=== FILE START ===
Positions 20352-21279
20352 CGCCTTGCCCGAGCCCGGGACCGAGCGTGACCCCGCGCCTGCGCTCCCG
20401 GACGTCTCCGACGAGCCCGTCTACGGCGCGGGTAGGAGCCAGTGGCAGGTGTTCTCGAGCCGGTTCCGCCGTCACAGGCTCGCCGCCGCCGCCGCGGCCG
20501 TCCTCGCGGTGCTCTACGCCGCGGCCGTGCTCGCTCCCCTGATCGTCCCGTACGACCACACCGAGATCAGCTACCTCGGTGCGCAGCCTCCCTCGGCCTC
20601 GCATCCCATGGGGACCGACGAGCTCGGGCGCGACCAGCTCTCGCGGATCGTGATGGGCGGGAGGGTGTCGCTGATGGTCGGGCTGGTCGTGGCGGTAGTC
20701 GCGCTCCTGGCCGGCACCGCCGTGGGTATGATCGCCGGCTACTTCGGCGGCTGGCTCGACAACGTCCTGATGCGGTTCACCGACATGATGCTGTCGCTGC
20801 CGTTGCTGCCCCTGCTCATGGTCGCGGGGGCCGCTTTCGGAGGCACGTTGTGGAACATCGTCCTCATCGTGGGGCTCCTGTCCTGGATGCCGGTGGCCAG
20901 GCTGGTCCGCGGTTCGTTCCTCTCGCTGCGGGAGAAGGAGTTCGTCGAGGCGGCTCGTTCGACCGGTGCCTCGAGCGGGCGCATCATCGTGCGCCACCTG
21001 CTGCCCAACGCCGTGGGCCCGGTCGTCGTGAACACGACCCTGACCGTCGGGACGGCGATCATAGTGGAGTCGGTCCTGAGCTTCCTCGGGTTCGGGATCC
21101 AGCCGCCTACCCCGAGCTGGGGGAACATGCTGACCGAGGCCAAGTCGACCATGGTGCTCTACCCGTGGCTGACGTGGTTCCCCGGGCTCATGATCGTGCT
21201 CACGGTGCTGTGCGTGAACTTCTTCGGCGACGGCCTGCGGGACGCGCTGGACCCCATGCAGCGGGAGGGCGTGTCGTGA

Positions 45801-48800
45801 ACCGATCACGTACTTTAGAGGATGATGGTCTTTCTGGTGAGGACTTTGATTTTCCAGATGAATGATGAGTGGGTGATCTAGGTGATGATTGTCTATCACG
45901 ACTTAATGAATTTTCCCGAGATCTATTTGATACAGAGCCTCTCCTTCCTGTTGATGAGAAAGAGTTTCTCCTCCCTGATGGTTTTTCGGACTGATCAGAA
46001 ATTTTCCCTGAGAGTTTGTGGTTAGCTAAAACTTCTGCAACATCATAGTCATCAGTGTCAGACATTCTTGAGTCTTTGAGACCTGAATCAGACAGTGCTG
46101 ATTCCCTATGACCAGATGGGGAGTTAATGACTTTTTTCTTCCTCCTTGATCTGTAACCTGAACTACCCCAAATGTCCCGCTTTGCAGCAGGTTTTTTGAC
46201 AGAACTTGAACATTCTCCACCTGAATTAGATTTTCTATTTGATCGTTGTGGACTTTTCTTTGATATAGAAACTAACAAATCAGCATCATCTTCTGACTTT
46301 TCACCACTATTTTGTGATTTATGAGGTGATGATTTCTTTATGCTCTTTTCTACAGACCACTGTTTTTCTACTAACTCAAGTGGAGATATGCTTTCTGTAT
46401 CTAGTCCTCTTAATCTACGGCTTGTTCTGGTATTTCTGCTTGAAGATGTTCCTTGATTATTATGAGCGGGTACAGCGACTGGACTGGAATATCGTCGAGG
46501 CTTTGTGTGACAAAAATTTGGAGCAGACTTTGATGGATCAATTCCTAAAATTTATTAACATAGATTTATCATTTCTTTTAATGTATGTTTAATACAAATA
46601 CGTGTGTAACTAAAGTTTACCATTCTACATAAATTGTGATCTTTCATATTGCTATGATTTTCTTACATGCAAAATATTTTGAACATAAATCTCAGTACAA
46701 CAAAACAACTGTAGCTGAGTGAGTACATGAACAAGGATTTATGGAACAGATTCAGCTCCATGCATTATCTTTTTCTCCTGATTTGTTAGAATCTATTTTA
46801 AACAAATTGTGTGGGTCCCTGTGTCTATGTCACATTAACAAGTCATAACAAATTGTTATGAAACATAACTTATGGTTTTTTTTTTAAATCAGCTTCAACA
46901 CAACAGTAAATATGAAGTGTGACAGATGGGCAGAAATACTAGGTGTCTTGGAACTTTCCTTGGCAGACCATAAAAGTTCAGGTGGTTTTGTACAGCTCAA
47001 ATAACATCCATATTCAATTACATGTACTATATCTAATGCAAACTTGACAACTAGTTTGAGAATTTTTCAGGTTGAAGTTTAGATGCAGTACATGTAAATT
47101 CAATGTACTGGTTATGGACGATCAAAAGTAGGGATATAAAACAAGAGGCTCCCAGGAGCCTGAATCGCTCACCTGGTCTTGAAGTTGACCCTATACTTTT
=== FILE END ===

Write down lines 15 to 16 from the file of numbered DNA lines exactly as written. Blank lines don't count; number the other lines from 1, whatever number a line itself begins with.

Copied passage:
46001 ATTTTCCCTGAGAGTTTGTGGTTAGCTAAAACTTCTGCAACATCATAGTCATCAGTGTCAGACATTCTTGAGTCTTTGAGACCTGAATCAGACAGTGCTG
46101 ATTCCCTATGACCAGATGGGGAGTTAATGACTTTTTTCTTCCTCCTTGATCTGTAACCTGAACTACCCCAAATGTCCCGCTTTGCAGCAGGTTTTTTGAC